Lapidary Start-up Costs

by Ahna White.
So, you think you’d like to make your own cabochons? Well, I’m going to tell you what’s involved in doing that! (This article doesn’t include faceting gems – that’s a completely different subject!)

Banded agate cabochonby Ahna White.

Banded agate cabochon
by Ahna White.

One of the first things you learn in a metalsmithing class is how to bezel-set a cabochon.

Because of that assignment, I went searching for some interesting stones to set.

That’s when I fell in love with rocks! I have over 10 years experience in stained glass work, and the concepts of cutting, shaping and polishing cabochons are very similar to working with stained glass!

Lapidary Equipment

I didn’t have anyone to tell me what I needed, so I started doing a lot of research into lapidary equipment. I figured out that, at the very least, I would need a Trim Saw and a Cab Machine.

Opal designer cabochonby Ahna White.

Opal designer cabochon
by Ahna White.

A Trim Saw is used to cut down rock slabs (flat pieces already cut from rough rock) as close as possible to the shape of the cabochon. This is a basic machine that uses a blade, and has a water reservoir, used to cut stone. Nothing fancy is needed. You just want to be sure that the surface area on the machine is about 4-5 inches on each side of the blade.

Cabbing machine.

Cabbing machine.

A Cab Machine is used to shape and polish the cabochon. Here, I made a mistake. I found three different machines with very different prices, from $336 to $1600. I decided to go in the middle, and selected a machine that cost $795.

The description said it was all I would need – but what it didn’t say was that you had to change out pads and wheels every few minutes, and had to take off all the wheels to change the saw blade! That was fine for the first day or so, but I quickly realized this was going to be a nightmare! I returned it; top-of-the-line, here I come!

I got a Diamond Pacific Genie with 6 wheels and a totally separate machine for cutting the slabs, and it was well worth the extra money! When it comes to cabbing equipment, I don’t recommend cutting corners, because you will end up wasting a lot of your time.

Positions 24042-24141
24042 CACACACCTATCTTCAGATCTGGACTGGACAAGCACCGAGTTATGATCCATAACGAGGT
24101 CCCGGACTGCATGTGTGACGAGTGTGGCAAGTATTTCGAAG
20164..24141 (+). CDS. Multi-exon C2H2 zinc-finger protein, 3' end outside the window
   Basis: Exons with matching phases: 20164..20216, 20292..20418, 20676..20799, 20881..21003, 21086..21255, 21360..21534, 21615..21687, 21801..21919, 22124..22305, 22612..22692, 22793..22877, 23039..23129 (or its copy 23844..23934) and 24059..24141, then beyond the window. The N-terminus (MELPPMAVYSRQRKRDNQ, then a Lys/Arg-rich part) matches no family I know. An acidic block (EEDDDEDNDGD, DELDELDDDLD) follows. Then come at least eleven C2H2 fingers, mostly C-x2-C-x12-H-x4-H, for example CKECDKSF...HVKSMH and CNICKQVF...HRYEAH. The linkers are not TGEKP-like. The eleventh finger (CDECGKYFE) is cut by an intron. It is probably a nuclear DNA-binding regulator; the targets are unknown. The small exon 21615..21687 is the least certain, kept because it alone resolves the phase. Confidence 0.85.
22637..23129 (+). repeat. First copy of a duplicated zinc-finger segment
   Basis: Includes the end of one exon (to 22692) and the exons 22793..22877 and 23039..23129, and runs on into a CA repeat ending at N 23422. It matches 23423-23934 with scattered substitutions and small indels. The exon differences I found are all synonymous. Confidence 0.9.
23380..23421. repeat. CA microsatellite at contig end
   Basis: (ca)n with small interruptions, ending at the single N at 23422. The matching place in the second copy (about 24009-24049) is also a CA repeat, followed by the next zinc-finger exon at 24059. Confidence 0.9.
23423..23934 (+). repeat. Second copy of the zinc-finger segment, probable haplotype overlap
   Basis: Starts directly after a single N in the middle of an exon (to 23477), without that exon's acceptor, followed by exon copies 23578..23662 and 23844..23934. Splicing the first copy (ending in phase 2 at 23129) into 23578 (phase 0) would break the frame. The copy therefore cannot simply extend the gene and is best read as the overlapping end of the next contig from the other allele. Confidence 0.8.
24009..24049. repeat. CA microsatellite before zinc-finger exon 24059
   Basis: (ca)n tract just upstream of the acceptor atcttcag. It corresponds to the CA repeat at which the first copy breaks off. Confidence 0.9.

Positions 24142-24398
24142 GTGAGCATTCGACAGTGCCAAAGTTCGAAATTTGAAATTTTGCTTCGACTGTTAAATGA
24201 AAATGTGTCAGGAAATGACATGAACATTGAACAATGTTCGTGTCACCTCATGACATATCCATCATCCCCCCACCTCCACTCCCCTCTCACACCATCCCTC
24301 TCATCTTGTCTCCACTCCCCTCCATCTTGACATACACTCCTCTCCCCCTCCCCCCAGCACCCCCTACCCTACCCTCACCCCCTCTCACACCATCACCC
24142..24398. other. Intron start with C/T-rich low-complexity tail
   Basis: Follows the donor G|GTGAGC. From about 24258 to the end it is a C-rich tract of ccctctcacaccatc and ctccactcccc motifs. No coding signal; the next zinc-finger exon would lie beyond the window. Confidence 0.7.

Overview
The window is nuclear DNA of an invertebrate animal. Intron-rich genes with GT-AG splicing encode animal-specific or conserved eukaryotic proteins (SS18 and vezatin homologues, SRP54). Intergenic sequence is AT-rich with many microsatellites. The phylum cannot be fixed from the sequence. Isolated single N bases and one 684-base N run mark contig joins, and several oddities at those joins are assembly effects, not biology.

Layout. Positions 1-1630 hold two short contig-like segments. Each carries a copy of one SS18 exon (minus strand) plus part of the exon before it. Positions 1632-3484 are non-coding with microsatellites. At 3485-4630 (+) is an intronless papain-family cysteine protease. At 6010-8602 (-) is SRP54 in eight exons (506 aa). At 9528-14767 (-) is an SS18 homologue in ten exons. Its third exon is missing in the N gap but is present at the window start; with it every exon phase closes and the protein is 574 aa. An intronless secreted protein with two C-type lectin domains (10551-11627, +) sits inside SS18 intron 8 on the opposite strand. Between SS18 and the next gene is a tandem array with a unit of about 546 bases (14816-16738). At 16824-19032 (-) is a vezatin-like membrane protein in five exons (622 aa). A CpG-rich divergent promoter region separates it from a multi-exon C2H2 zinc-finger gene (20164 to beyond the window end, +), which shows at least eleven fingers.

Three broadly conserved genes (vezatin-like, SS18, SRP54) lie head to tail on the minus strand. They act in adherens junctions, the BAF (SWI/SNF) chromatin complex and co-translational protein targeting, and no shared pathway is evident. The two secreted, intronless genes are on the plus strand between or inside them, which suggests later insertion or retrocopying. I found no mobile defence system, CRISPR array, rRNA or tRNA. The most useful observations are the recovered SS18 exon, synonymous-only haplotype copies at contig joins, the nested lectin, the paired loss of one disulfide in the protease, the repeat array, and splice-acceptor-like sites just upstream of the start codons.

Lapidary Equipment Cost Breakdown,
Excluding Tax and Shipping

  • Trim Saw – $425 (only for cutting slabs, not rough rocks)
  • Cab Machine – $1,600

Additional supplies:

  • templates
  • apron
  • safety glasses
  • dopping supplies
  • coolant
  • polish
  • blades
  • rock slabs
  • If you really want to start from the ground up, you need a Slab Saw for cutting rough rock – A 16″ Slab Saw will cost: $1,700.
  • Additional supplies:
  • 5 gallons of water-soluble cutting oil
  • sharpening stone
Rhodocrosite designer cabochonby Ahna White.

Rhodocrosite designer cabochon
by Ahna White.

Maintenance Costs

If you do your cabbing at a ‘hobby’ level, you will probably need to buy new wheels and blade for the Slab Saw about once every 12 to 18 months.

The Trim Saw will require more blades; a good blade for a 6′ Trim Saw is $28, and you should have two different sized blades, depending on what you’re cutting.

Material like rhodochrosite is soft and easy to cut, but materials like agate are very hard, and will dull a blade quickly.

A sharpening stone will help extend the life of the blades.

The Cost of
Making Cabochons

A word about cabochons… there are two different types.

I refer to the first as a ‘generic’ cab, in which you cut as many cabochons from a slab as you can. You’ll get more cabs, and very little waste, which is more cost-effective.

Dumortierite designer cabochonby Ahna White.

Dumortierite designer cabochon
by Ahna White.

Then, there is a ‘designer cabochon’, where you select the best pattern or colors on the slab to create a more beautiful cabochon. You create a spectacular piece, but there will be more waste, and a higher cost as a result.

Last but not least is your time. If you are starting with a rough rock, a slab saw will take about 20 minutes to make a pass; the nice thing about this is that they come with an auto-feed system, so while you’re cutting a rock in that machine, you can be working on something else.

I can usually spend about an hour at the Trim Saw to produce 10-15 cabs, depending on what material I’m trimming. Harder rocks take longer to cut through.

The cabbing machine takes the longest, and you don’t want to rush in any of these processes. This will need anywhere from 20-50 minutes per cabochon.

In summary, each individual cabochon will take 45 minutes to 1-1/2 hours to make.

Your basic cost for equipment will be about $3,725, plus the additional supplies and the raw material/rough stone.

You will need to produce 150 cabs and sell them for an average of $25 each to pay for the equipment.

By that time you’ll need to replace some blades, and you can start recovering your costs for supplies and stone.

Sorry… it will be awhile before you can start getting paid for your time!

Ahna White
Art Created by Ahna

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